While several dozen prominent actors and musicians opposed to military action in Iraq signed up for a celebrity-led group called Artists United To Win Without War, recent experience suggests that they are in the minority. Nowhere was this more clearly illustrated than at the Oscars, when the most outspoken of the evening's war critics, Michael Moore, was roundly booed, and those who had suggested it might be distasteful to go ahead with the shameless glitz of the Academy Awards with the bombs falling on Baghdad were systematically ridiculed by the host, Steve Martin.
The wife of a prominent Hollywood entertainment lawyer who attended a high-powered pre-Oscar dinner party was shocked to find that most of the assembled company was in fact heavily pro-war. "Here they were, all these so-called Hollywood liberals, and they were making jokes about peace activists and cheering on the troops," she said.
There is, of course, nothing wrong with Hollywood actors or executives being less liberal than their stereotype, but there is something troubling in the way in which their public image is manipulated, especially by the political spin doctors in Washington.
Hollywood has long been a favourite target of conservatives, who have repeatedly blamed the entertainment industry for gun violence, or drugs, or sexual promiscuity. Now there is an attempt to dismiss the anti-war celebrities in similar fashion as morally irresponsible, overpaid know-nothings who would do better to keep their mouths shut.
Mike Farrell, one-time star of Mash who is now one of the industry's most prominent liberal activists, sees a distinct political strategy at work. "The suggestion that Hollywood speaks with one voice is of course silly," he said, "but the perspective articulated consistently in the media, courtesy of the right wing, is that celebrities are taking advantage of their forum to spew left-wing views. What this is really about is stifling dissent on a national scale. It does not matter a whit whether we are celebrities or not. What galls them so much is that we have access to the media."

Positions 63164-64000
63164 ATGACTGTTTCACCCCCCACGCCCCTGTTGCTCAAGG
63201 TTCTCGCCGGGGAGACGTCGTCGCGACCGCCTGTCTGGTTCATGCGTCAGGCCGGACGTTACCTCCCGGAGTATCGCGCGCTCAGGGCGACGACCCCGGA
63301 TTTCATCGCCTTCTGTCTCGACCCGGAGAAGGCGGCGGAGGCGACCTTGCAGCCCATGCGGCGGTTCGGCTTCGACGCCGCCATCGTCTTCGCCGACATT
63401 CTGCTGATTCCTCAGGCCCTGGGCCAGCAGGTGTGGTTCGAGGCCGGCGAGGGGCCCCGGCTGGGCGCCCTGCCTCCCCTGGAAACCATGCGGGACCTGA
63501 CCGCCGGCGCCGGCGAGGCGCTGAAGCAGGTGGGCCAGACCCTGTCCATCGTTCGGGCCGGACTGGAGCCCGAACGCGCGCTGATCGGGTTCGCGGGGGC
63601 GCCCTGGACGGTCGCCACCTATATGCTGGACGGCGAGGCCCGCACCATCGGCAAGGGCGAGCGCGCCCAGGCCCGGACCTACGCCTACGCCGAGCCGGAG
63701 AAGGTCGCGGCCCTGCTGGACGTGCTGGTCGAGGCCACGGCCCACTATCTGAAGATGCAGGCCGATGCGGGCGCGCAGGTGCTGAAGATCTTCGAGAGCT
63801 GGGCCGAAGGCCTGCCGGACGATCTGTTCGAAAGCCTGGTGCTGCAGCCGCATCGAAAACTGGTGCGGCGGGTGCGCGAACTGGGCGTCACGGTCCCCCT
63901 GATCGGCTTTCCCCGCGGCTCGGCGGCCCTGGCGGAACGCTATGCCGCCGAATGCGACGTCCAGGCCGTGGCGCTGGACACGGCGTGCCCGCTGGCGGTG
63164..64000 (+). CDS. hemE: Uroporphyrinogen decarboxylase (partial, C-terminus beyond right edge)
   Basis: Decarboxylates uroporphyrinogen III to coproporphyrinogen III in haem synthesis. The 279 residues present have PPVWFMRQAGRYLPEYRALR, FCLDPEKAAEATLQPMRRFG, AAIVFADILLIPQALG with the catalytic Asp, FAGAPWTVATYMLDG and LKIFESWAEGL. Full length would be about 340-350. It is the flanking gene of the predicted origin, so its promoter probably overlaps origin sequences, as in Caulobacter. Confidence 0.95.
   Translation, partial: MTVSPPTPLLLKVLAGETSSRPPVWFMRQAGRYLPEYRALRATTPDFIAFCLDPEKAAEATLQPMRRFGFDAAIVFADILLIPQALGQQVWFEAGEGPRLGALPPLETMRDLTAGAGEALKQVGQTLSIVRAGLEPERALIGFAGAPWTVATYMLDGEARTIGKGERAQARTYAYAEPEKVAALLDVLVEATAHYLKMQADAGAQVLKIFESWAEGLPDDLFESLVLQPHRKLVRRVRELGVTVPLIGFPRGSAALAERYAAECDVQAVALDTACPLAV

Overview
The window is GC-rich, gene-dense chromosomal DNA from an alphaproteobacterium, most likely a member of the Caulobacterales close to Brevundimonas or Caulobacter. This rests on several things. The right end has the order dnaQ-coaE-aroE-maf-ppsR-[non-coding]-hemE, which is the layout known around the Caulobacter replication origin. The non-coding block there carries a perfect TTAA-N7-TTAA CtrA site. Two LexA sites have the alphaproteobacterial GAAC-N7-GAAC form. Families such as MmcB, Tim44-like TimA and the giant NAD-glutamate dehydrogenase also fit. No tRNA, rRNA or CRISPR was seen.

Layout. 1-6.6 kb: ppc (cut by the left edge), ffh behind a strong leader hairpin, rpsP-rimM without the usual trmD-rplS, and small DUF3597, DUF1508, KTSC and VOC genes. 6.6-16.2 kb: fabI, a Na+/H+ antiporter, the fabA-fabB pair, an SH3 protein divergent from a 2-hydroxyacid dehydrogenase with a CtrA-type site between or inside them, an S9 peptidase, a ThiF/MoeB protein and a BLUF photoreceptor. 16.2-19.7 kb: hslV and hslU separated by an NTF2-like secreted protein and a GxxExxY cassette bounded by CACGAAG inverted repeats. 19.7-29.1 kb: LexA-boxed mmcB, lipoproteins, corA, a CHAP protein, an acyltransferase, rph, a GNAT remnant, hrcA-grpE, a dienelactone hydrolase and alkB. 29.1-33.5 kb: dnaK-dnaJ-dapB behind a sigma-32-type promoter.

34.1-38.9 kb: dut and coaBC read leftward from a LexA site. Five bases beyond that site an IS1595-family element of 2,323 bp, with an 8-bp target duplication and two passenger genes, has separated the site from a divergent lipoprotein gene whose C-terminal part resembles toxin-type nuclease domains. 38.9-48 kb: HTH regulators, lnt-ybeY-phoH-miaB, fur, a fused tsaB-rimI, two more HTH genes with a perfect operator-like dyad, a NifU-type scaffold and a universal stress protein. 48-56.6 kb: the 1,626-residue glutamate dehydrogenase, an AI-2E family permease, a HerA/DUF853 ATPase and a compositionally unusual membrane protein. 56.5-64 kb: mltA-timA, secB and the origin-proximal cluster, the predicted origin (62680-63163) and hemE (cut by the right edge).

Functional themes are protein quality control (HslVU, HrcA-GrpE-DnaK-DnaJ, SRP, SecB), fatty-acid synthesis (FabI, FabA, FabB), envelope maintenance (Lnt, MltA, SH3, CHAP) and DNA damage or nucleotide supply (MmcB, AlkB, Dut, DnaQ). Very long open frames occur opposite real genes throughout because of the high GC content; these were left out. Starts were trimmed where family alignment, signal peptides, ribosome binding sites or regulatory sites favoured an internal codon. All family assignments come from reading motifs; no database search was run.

The intimidation experienced by Ed Gernon, the CBS producer, or the Dixie Chicks, is certainly having its effect. In his speech to the National Press Club, Robbins cited an unnamed "famous middle-aged rock-and-roller" who thanked him for speaking out against the war but said he did not dare do the same himself because of the power of Clear Channel, the nation's largest radio station owner, which has an unabashed pro-Bush agenda. "They promote our concert appearances," the rocker said. "They own most of the stations that play our music. I can't come out against the war."
The Screen Actors Guild has likened the atmosphere to the McCarthy-era anti-Communist witch-hunts of the 1950s. It issued a statement saying that no performer should be denied work on the basis of his or her political beliefs. "Even a hint of the blacklist must never again be tolerated in this nation," it said.
Within three hours of that statement being posted, the guild was inundated with the by now familiar deluge of hate mail. Nevertheless, the statement remains steadfastly posted on the guild's website.